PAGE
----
Thorn drafted Favors, so that is one piece that is expected to be integral to the discussion once the Nuggets officially begin seeking trade packages for Anthony. The dropoff in talent from Anthony to Iguodala is considerable, but so is the savings; Iguodala is due $44 million over the next three seasons, compared to the $65 million Anthony would command. Two people familiar with Denver’s strategy confirmed the Nuggets would be intrigued by a deal centered around Iguodala. The Nets could sweeten any such offer with Golden State’s 2012 first-round pick and two extra second-round picks they own in the same draft.

A package sending Anthony to the Nets, Favors to Philadelphia and Iguodala to Denver is one way all of these moving parts could come together. But Thorn is said to have reservations about such a deal, which has yet to rise to the level of discussion among the teams.

The situation is complicated by the difficulty in putting enough assets in the deal to satisfy the Nuggets, who don’t want the first move of GM Masai Ujiri’s regime to be trading the team’s cornerstone. Even more crucial is the need for Anthony to indicate he’d be willing to sign an extension with the team that acquires him. It is believed that Anthony, a Brooklyn native whose wife, LaLa Vasquez, also is from there, would sign off on a deal to the Nets, who move to the New York City borough in two years. It is not clear how Anthony would feel about signing an extension with Philadelphia, a city that is halfway between his New York birthplace and the Washington, D.C., area where he grew up. The Sixers were not on Anthony’s initial list of preferred destinations, which included the Knicks, Magic, Bulls and Nets. Anthony, who is good friends with former Sixers star Allen Iverson, also is aware of how harshly Philadelphia treats its sports stars, a person with knowledge of his thinking said.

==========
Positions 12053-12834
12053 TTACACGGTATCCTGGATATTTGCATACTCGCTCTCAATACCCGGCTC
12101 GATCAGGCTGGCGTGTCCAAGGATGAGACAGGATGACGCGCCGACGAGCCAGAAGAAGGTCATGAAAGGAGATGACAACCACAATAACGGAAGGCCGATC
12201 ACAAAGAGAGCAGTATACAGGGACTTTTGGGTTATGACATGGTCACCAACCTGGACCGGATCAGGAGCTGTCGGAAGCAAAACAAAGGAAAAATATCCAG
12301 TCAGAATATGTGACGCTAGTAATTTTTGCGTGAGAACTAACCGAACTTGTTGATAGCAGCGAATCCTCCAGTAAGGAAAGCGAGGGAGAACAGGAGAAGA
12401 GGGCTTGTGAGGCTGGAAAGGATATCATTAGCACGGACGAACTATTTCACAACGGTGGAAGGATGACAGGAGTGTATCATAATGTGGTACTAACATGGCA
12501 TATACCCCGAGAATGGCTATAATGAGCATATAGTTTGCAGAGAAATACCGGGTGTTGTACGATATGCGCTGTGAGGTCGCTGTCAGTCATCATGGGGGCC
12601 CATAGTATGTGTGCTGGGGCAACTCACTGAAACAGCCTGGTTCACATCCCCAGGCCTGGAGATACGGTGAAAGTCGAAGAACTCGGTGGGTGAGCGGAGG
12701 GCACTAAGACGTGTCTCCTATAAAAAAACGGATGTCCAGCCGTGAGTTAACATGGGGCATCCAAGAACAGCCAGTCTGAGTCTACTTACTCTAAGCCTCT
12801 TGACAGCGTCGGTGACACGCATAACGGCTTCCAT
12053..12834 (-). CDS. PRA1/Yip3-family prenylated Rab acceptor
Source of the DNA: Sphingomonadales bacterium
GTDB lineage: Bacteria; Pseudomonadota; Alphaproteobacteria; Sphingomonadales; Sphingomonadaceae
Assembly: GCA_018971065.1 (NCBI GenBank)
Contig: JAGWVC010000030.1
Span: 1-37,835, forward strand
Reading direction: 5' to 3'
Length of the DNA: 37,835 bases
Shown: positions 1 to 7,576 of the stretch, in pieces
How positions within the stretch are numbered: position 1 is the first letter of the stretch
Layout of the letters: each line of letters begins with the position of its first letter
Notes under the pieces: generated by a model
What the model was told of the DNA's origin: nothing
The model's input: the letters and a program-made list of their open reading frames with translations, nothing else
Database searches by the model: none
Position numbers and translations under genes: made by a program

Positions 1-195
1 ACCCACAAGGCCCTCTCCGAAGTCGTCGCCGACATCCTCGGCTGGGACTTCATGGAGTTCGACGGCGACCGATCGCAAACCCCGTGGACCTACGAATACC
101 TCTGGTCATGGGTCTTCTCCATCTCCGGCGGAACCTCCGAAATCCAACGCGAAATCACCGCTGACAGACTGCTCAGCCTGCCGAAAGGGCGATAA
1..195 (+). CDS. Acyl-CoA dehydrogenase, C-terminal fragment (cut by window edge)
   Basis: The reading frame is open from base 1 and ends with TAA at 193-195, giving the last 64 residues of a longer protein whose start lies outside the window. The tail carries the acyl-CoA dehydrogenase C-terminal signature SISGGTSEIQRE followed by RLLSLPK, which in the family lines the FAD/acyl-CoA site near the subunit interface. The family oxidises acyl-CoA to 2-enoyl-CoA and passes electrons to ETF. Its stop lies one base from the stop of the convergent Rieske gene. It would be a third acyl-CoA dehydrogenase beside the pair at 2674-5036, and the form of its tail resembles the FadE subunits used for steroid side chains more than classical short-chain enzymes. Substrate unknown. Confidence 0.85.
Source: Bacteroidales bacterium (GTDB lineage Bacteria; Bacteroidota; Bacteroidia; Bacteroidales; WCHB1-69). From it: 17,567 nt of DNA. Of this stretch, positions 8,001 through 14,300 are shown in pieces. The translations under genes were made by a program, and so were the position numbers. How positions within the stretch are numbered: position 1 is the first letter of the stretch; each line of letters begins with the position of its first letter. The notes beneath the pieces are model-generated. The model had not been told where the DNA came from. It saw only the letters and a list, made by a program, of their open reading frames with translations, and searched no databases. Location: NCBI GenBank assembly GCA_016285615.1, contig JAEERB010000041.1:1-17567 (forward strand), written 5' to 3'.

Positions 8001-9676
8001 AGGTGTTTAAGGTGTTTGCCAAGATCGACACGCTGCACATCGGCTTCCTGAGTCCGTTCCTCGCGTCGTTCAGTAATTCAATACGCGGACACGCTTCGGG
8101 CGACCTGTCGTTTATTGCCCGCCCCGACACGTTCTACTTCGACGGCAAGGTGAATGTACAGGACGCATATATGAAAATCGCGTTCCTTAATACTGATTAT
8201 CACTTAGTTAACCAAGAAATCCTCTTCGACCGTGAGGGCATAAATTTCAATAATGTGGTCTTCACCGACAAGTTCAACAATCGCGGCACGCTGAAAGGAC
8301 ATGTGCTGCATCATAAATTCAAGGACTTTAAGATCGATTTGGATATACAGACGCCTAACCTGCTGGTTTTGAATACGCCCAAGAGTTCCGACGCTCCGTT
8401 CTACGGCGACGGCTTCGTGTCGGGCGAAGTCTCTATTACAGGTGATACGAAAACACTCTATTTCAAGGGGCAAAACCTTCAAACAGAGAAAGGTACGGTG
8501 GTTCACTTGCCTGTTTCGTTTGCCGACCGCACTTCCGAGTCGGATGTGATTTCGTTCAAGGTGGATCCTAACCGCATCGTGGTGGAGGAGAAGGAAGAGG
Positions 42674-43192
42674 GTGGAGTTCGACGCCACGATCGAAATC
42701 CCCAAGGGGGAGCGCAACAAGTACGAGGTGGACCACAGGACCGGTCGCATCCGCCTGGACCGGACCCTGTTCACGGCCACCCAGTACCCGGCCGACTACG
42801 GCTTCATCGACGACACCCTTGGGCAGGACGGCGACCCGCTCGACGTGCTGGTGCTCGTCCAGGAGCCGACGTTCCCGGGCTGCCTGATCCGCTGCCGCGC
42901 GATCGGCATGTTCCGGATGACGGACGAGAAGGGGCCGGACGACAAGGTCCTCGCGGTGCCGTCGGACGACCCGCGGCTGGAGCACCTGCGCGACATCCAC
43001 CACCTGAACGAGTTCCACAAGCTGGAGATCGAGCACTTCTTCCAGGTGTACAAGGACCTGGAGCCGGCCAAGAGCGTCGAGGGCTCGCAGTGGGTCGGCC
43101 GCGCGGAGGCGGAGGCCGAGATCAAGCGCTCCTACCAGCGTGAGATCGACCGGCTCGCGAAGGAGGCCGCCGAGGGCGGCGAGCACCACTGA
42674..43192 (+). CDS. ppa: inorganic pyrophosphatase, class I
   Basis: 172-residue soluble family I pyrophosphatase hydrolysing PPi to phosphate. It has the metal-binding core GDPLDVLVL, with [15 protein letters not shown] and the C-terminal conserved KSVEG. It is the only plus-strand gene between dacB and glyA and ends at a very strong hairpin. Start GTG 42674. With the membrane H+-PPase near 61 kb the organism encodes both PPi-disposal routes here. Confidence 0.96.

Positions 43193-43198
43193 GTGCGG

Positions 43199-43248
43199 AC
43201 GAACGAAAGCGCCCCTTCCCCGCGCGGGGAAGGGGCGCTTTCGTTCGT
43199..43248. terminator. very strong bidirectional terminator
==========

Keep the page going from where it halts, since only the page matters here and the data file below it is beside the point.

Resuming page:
The Bulls are viewed by one source as “not a realistic candidate” due to the team’s unwillingness at this point to include Joakim Noah in the deal. The Bulls and Noah are currently negotiating an extension. The Knicks, Anthony’s first choice, are viewed by rival executives as not having enough assets to entice the Nuggets. New York has Eddy Curry’s $11.3 million expiring contract, promising big man Anthony Randolph, and swingman Wilson Chandler, but the team’s draft-pick cupboard is bare. Adding to the frustration among Nuggets officials, sources say, is that Anthony’s team has been slow to offer a comprehensive list of trade possibilities.

As the Nuggets walk the tightrope between getting value for Anthony and trying to compel him to reconsider and sign the extension, other factors are in play. Ujiri, a former Nuggets scout who was with the organization when Anthony was drafted, just lived through the nightmare of losing star Chris Bosh in Toronto. Ujiri was part of the management team that decided not to trade Bosh at the February 2010 trade deadline, and Bosh bolted to join Dwyane Wade and LeBron James in Miami. The Raptors got a trade exception and two first-round picks – small consolation for the loss of the team’s franchise player.

Which is exactly what the Nuggets are trying to avoid, one way or another.
Posted on: September 15, 2010 8:06 pm
 

Heat (who else?) front-runners for Dampier


The Miami Heat emerged Wednesday as the front-runner to land free-agent center Erick Dampier, who was released a day earlier by Charlotte in a luxury-tax move, a person with knowledge of the situation told CBSSports.com.

Dampier can't officially arrange a visit with the Heat until he clears waivers, but it is believed that Heat president Pat Riley views Dampier as a key supporting piece to add to his new Big Three of Dwyane Wade, LeBron James and Chris Bosh. Dampier, 35, would be an upgrade over Joel Anthony and Jamaal Magloire and would fill the final missing role for Miami's championship run.

Miami can only offer Dampier the veteran's minimum of about $1.4 million, but it is believed that Dampier is open to accepting less money for the chance to compete for a championship. Among the handful of teams with the full mid-level exception of $5.8 million available, the only potential championship contender is Dallas -- and a reunion with the Mavericks is difficult to fathom. Other teams that have expressed interest are Houston, Toronto and New Jersey, with the Rockets apparently hottest in their pursuit.

The Bobcats released Dampier Wednesday to get out from under his non-guaranteed $13 million salary. Part of the concern, according to a source, was being on the hook for Dampier's salary if he got injured.
 
 
 
 
The views expressed in this blog are solely those of the author and do not reflect the views of CBS Sports or CBSSports.com